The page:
Second Timothy 4:5 says, "But you, keep your head in all situations, endure hardship, do the work of an evangelist, discharge all the duties of your ministry." Part of the purpose for which God has you here is that you have to open your mouth and share about the message of Jesus.
When I moved here to Dallas a little over a decade ago and came to work at Watermark, I got to live in the backhouse of a family that was here. It was an amazing family. I didn't know them before I moved here, but they welcomed me into their life and just were incredible. The home situation… I didn't know what I was walking into. I drove from College Station up to Dallas and came up here and had seen where I was going to live, and then I met the family.
It was like I pulled up to a neighborhood… I had never been to a neighborhood like this before. It was like that moment in The Fresh Prince of Bel-Air, where you pull up with Uncle Phil and you're like, "Can you be my new dad?" It was just amazing. Our neighbors were Dirk Nowitzki and Ross Perot. Like, "Where am I right now? This is insane."
I'm talking one day with the son about the craziness of the homes around us, and he basically was like, "Dude, those don't compare at all to the house two doors down that's over here," and he begins to lay out some of the stuff. This house is like 70,000 square feet and just this massive house. It had an indoor car wash, a 16-car garage, just crazy stuff that was part of it. He was like, "Do you want to see it?"
We walk down behind the property line to go see it. We get to their property line. He points, and I look out, expecting to see this massive house. There's nothing there. It took years to build this incredibly huge house, the largest home in Dallas at that time. Three weeks before anybody moved in, they were putting stain on the floors. These giant windows acted like a magnifying glass, and the entire thing went up in smoke. It was the largest insurance claim in history at that time. It was a complete tragedy.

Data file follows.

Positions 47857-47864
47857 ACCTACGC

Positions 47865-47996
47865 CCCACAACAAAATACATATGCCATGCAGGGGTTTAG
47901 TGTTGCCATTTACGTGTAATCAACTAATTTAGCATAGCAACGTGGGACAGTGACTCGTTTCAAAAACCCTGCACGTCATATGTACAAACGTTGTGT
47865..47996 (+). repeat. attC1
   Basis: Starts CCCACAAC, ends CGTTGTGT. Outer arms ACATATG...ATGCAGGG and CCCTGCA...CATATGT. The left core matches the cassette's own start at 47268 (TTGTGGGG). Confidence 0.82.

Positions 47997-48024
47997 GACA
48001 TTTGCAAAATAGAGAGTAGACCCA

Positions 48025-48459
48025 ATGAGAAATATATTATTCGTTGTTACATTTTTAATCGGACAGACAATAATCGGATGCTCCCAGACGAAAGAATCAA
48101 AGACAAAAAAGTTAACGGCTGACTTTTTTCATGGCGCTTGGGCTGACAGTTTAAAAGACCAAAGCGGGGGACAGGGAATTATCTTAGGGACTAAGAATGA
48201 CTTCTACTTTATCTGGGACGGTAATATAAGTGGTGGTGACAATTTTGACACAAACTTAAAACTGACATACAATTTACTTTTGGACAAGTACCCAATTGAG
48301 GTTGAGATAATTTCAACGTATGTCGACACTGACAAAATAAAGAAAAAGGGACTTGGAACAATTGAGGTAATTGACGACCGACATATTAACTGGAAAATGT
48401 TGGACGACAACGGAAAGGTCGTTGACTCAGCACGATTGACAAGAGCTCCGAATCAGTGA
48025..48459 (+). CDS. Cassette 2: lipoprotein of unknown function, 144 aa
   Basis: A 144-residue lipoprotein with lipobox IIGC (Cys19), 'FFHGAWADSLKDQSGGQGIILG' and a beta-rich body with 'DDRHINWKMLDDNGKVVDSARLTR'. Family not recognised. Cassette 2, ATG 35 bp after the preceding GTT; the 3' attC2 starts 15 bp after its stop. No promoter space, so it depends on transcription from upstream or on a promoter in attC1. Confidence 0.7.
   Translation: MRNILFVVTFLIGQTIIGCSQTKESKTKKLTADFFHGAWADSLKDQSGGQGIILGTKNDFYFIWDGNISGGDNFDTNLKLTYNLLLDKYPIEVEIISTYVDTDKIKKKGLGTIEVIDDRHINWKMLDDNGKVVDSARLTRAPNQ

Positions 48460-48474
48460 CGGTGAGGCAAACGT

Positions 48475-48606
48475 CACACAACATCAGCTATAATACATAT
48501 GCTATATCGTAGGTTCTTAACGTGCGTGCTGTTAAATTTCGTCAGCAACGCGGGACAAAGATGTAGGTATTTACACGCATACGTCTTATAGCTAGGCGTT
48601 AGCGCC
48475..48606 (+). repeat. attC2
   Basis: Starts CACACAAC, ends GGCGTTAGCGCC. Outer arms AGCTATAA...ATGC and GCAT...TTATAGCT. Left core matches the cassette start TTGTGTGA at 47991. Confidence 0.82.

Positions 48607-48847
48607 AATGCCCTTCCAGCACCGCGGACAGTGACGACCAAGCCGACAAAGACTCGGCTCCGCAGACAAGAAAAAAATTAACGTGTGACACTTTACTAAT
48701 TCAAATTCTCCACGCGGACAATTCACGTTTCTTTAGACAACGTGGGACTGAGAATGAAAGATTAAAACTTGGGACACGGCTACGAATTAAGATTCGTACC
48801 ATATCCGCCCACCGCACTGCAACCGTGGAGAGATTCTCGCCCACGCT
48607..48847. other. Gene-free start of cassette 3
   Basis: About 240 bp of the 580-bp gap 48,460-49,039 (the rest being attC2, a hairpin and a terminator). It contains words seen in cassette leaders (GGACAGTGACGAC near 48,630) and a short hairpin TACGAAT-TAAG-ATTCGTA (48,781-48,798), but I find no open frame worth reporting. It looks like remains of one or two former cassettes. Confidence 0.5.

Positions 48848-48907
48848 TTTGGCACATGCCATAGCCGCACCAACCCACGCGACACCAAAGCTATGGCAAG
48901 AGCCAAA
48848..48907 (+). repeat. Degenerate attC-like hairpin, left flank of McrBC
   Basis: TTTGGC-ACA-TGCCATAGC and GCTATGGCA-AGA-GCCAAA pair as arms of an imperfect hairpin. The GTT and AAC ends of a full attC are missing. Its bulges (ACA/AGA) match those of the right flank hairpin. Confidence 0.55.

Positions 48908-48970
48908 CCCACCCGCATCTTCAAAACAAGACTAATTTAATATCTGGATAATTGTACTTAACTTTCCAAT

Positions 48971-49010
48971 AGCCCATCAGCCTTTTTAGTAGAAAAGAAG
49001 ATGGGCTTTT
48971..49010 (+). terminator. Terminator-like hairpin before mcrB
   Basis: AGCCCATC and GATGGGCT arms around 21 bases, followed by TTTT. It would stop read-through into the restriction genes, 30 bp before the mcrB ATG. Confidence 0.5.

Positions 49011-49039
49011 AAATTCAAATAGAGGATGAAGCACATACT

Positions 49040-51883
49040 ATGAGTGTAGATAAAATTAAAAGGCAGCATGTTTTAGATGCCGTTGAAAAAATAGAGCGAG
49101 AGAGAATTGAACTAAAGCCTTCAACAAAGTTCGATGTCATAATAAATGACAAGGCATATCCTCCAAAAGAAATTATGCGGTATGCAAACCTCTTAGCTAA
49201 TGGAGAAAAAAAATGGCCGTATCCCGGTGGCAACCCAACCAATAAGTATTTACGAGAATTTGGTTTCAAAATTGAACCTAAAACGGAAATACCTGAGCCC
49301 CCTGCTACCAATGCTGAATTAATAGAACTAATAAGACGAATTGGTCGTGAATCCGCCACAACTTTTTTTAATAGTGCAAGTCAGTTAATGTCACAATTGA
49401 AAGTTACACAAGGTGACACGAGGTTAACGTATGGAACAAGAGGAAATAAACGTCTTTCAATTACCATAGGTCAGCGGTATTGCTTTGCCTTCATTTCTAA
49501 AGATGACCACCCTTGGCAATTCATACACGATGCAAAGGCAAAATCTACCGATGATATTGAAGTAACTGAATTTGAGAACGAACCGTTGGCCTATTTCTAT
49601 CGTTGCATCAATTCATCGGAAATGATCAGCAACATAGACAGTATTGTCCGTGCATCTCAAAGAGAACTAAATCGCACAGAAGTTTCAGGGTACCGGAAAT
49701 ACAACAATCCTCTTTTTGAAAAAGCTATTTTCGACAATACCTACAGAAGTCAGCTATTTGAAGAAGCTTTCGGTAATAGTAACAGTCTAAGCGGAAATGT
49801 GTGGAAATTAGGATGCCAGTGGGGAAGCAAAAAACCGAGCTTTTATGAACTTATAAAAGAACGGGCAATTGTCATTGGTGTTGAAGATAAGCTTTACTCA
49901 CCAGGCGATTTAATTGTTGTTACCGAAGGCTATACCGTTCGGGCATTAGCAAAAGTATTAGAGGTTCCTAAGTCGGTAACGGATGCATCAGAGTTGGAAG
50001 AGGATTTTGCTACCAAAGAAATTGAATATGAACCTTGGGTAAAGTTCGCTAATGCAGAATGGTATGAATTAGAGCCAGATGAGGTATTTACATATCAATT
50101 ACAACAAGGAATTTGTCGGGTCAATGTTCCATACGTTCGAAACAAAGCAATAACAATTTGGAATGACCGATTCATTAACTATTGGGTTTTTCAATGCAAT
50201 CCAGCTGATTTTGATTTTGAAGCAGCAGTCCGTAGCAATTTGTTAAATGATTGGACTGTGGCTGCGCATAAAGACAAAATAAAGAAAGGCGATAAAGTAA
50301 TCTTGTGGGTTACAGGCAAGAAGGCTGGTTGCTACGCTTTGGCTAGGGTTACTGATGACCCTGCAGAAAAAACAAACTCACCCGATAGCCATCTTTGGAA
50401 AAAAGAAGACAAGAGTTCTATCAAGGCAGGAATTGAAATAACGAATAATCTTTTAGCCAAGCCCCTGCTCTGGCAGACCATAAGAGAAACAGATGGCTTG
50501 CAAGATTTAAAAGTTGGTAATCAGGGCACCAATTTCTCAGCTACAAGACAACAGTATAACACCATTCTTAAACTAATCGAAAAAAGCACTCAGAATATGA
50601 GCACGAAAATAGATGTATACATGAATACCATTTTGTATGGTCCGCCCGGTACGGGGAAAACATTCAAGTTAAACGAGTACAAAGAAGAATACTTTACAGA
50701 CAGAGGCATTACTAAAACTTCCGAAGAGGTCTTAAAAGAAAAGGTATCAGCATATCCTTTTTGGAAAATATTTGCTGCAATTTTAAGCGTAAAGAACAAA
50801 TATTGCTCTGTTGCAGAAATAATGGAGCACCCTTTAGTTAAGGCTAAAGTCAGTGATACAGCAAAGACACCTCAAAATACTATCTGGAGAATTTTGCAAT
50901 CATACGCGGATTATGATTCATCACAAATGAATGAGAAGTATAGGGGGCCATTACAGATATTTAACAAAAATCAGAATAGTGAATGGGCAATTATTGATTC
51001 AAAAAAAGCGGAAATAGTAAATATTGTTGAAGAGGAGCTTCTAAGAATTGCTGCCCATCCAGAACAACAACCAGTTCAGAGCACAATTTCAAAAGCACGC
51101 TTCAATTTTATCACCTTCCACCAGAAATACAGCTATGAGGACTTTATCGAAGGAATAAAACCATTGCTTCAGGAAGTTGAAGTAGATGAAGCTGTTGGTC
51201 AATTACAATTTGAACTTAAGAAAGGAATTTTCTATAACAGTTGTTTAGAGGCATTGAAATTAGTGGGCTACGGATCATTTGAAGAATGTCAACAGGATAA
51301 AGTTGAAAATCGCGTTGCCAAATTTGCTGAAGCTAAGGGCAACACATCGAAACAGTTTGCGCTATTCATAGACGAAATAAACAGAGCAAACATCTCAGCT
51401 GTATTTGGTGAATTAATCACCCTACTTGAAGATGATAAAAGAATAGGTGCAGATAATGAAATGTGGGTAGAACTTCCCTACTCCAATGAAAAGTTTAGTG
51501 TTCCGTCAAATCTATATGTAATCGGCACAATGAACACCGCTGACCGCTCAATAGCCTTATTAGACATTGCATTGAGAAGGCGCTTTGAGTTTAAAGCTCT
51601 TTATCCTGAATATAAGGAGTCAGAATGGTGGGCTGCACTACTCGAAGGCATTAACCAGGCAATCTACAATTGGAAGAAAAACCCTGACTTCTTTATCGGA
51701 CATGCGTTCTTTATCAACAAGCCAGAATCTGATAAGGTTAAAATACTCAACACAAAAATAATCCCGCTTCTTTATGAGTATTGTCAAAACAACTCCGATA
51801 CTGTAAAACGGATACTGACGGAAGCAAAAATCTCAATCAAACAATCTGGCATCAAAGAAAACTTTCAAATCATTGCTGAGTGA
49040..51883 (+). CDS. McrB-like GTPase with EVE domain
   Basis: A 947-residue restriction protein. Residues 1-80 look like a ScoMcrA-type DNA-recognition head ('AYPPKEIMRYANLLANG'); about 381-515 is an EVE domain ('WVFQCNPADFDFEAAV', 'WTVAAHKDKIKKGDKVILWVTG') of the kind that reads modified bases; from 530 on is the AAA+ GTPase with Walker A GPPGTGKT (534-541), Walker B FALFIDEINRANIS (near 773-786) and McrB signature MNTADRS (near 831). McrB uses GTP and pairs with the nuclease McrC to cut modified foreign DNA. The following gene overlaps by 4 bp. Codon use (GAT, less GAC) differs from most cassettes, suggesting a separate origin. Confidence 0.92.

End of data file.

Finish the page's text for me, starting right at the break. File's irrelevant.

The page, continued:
As amazing as it is to talk like, "Wow, that's so cool! It had multiple pools and a 16-car garage and billiard tables," and all this different stuff, a house is only worth anything to the degree that it fulfills its purpose, which is people living there. It was a complete loss, complete tragedy. What is even more of a tragedy is how many Christians never experience and live out their purpose. Just like a house is only experiencing its value or purpose in the degree to which it has people living there, how many Christians live their entire lives…
They trust in Jesus. They don't grow in their faith. They don't do so with other believers around them. They never get connected to a body, and they never talk about Jesus or share the message of Christ. That is an even greater tragedy, because you can get another house; you don't get another you. You don't get another set of your 20s, 30s, 40s, 50s, 60s, 70s, 80s, or any other days of your life. How are you going to spend them? The God who's there wants you to experience purpose in this life.